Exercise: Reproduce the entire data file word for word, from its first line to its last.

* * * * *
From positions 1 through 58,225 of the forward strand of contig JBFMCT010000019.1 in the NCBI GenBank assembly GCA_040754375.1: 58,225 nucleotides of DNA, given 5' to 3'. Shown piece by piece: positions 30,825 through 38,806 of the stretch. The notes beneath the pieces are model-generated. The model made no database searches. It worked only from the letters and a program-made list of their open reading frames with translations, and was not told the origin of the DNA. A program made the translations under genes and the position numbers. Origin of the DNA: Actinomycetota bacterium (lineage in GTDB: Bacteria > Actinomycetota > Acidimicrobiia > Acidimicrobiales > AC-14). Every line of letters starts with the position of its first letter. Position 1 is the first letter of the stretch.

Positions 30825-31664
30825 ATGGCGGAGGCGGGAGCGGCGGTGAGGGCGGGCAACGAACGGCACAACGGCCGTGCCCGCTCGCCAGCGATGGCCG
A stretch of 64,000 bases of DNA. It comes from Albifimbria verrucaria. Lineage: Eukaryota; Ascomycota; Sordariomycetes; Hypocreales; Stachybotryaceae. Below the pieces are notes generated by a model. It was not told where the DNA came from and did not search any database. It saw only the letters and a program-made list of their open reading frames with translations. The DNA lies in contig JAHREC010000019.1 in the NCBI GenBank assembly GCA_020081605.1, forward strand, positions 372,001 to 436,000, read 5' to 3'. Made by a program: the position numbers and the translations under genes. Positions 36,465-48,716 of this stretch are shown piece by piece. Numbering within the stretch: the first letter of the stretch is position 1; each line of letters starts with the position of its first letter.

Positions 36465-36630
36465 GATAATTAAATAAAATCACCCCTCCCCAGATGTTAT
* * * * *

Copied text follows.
From positions 1 through 58,225 of the forward strand of contig JBFMCT010000019.1 in the NCBI GenBank assembly GCA_040754375.1: 58,225 nucleotides of DNA, given 5' to 3'. Shown piece by piece: positions 30,825 through 38,806 of the stretch. The notes beneath the pieces are model-generated. The model made no database searches. It worked only from the letters and a program-made list of their open reading frames with translations, and was not told the origin of the DNA. A program made the translations under genes and the position numbers. Origin of the DNA: Actinomycetota bacterium (lineage in GTDB: Bacteria > Actinomycetota > Acidimicrobiia > Acidimicrobiales > AC-14). Every line of letters starts with the position of its first letter. Position 1 is the first letter of the stretch.

Positions 30825-31664
30825 ATGGCGGAGGCGGGAGCGGCGGTGAGGGCGGGCAACGAACGGCACAACGGCCGTGCCCGCTCGCCAGCGATGGCCG
A stretch of 64,000 bases of DNA. It comes from Albifimbria verrucaria. Lineage: Eukaryota; Ascomycota; Sordariomycetes; Hypocreales; Stachybotryaceae. Below the pieces are notes generated by a model. It was not told where the DNA came from and did not search any database. It saw only the letters and a program-made list of their open reading frames with translations. The DNA lies in contig JAHREC010000019.1 in the NCBI GenBank assembly GCA_020081605.1, forward strand, positions 372,001 to 436,000, read 5' to 3'. Made by a program: the position numbers and the translations under genes. Positions 36,465-48,716 of this stretch are shown piece by piece. Numbering within the stretch: the first letter of the stretch is position 1; each line of letters starts with the position of its first letter.

Positions 36465-36630
36465 GATAATTAAATAAAATCACCCCTCCCCAGATGTTAT